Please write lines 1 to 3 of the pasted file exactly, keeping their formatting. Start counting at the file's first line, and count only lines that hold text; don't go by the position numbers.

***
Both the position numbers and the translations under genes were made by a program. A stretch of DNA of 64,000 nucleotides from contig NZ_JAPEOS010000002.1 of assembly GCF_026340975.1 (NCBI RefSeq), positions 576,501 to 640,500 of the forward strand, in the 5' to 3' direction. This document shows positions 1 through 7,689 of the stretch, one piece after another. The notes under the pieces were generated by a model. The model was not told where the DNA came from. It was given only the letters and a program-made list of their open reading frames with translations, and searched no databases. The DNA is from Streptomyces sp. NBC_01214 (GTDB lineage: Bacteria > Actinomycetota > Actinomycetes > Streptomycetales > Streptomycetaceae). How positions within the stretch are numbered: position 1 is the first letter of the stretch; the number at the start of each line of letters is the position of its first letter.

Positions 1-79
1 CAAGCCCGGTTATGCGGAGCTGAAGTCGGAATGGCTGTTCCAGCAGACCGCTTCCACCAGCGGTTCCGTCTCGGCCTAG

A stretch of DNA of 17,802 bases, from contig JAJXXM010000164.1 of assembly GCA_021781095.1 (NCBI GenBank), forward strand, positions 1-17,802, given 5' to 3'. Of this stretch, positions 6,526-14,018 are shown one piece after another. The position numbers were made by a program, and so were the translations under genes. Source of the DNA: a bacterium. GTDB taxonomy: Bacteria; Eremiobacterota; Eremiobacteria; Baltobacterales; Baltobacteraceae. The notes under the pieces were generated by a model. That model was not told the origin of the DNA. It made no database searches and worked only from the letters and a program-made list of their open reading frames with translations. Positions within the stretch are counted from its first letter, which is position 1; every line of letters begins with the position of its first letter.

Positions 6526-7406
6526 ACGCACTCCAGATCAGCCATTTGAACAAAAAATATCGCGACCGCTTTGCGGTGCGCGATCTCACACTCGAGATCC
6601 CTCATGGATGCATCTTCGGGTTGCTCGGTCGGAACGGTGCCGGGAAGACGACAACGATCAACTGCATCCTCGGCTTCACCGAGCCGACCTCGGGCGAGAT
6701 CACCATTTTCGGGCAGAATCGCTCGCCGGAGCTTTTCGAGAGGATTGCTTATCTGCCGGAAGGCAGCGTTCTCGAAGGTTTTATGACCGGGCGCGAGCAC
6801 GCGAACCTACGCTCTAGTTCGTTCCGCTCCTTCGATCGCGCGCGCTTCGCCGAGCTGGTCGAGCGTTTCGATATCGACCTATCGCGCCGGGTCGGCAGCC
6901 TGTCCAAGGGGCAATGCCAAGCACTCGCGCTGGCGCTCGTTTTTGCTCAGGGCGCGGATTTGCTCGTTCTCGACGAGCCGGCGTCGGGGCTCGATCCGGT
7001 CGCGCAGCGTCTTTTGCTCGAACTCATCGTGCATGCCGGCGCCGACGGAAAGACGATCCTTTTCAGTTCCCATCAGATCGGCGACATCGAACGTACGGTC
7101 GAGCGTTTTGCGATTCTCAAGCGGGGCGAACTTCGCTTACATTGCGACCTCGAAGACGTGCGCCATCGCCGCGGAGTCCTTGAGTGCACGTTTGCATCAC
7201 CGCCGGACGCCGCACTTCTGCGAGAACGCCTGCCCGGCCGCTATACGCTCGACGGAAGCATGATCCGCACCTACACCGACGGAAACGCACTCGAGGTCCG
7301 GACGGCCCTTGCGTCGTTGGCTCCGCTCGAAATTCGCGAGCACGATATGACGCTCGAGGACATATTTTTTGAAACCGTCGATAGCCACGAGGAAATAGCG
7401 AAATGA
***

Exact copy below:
Both the position numbers and the translations under genes were made by a program. A stretch of DNA of 64,000 nucleotides from contig NZ_JAPEOS010000002.1 of assembly GCF_026340975.1 (NCBI RefSeq), positions 576,501 to 640,500 of the forward strand, in the 5' to 3' direction. This document shows positions 1 through 7,689 of the stretch, one piece after another. The notes under the pieces were generated by a model. The model was not told where the DNA came from. It was given only the letters and a program-made list of their open reading frames with translations, and searched no databases. The DNA is from Streptomyces sp. NBC_01214 (GTDB lineage: Bacteria > Actinomycetota > Actinomycetes > Streptomycetales > Streptomycetaceae). How positions within the stretch are numbered: position 1 is the first letter of the stretch; the number at the start of each line of letters is the position of its first letter.

Positions 1-79
1 CAAGCCCGGTTATGCGGAGCTGAAGTCGGAATGGCTGTTCCAGCAGACCGCTTCCACCAGCGGTTCCGTCTCGGCCTAG